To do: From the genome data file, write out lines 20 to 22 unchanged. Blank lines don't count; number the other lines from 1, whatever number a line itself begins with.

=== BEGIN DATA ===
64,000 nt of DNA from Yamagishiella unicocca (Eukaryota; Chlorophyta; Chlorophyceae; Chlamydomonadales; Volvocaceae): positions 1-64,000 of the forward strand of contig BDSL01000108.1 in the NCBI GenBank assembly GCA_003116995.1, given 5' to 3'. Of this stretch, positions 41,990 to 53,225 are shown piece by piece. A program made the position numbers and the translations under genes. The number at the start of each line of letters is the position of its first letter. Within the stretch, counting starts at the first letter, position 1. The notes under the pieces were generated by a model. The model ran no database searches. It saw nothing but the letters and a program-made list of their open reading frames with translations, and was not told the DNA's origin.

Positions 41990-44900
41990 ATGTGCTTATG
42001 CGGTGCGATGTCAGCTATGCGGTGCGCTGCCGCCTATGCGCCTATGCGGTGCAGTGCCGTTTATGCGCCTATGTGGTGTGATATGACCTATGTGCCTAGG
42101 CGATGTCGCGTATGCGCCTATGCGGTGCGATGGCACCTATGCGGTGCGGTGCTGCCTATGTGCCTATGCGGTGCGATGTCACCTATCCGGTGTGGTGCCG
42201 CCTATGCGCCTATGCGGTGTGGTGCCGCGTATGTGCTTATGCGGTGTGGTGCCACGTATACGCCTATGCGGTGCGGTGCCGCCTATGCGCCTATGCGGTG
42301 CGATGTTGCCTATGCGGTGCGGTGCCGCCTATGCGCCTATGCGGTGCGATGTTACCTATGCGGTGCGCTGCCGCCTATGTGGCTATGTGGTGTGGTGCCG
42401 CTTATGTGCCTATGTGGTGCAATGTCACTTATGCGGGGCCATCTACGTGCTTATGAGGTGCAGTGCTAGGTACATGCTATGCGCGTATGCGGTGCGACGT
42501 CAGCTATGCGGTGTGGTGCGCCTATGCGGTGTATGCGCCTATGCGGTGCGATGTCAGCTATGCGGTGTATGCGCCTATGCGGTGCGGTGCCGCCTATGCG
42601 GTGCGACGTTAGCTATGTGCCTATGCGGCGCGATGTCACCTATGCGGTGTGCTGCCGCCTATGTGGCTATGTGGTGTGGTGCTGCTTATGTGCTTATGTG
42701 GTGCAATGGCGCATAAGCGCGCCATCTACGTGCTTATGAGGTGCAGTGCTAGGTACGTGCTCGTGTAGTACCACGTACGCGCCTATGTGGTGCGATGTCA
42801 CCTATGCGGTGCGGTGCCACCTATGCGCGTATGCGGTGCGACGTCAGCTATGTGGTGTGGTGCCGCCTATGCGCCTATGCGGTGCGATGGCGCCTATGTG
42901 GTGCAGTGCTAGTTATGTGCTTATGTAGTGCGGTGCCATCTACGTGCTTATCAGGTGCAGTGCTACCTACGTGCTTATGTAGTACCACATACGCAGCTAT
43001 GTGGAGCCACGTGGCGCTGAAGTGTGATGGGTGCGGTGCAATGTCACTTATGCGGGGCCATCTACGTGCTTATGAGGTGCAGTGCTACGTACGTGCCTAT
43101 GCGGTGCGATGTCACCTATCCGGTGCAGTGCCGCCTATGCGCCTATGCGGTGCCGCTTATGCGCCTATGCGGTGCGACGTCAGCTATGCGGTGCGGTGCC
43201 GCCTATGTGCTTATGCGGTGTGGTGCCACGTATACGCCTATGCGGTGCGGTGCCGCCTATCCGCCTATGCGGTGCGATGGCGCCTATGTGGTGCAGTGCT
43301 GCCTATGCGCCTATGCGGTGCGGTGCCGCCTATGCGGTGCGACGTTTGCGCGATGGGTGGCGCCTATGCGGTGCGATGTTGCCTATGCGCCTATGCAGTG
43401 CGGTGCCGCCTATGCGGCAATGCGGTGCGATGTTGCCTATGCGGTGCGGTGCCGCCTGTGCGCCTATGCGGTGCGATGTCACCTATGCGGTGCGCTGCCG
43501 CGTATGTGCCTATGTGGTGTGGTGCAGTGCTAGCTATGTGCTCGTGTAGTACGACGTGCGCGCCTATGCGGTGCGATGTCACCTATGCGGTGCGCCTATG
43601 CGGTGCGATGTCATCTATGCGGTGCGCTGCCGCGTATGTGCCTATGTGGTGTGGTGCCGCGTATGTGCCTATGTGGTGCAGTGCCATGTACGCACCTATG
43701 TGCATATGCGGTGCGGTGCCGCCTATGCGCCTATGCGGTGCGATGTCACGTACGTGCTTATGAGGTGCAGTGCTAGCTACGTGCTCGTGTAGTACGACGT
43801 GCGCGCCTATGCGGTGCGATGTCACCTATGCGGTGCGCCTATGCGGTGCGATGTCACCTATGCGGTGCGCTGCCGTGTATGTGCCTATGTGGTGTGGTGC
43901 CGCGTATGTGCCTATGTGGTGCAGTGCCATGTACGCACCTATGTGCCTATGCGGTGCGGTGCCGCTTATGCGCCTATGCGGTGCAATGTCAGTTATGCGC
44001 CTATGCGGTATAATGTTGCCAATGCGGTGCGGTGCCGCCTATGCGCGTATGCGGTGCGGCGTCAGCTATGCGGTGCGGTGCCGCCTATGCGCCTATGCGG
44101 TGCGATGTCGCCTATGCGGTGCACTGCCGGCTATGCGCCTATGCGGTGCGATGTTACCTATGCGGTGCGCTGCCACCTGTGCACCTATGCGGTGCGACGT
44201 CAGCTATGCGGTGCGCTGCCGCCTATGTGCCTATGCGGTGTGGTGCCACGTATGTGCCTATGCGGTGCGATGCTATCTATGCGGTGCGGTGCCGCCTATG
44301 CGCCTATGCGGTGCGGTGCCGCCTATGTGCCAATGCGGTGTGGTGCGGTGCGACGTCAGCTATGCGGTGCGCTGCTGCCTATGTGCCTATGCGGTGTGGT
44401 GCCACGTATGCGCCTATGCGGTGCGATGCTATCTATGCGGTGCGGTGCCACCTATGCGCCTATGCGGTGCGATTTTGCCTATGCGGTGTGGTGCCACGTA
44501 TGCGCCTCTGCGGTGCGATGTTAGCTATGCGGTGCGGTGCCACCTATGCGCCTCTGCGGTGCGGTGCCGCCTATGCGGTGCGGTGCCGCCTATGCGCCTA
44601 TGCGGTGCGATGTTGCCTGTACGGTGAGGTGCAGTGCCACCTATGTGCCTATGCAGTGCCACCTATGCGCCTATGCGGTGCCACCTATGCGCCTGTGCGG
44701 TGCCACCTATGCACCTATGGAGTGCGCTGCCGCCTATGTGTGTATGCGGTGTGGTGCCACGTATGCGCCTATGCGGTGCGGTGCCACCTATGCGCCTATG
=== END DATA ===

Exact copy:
43601 CGGTGCGATGTCATCTATGCGGTGCGCTGCCGCGTATGTGCCTATGTGGTGTGGTGCCGCGTATGTGCCTATGTGGTGCAGTGCCATGTACGCACCTATG
43701 TGCATATGCGGTGCGGTGCCGCCTATGCGCCTATGCGGTGCGATGTCACGTACGTGCTTATGAGGTGCAGTGCTAGCTACGTGCTCGTGTAGTACGACGT
43801 GCGCGCCTATGCGGTGCGATGTCACCTATGCGGTGCGCCTATGCGGTGCGATGTCACCTATGCGGTGCGCTGCCGTGTATGTGCCTATGTGGTGTGGTGC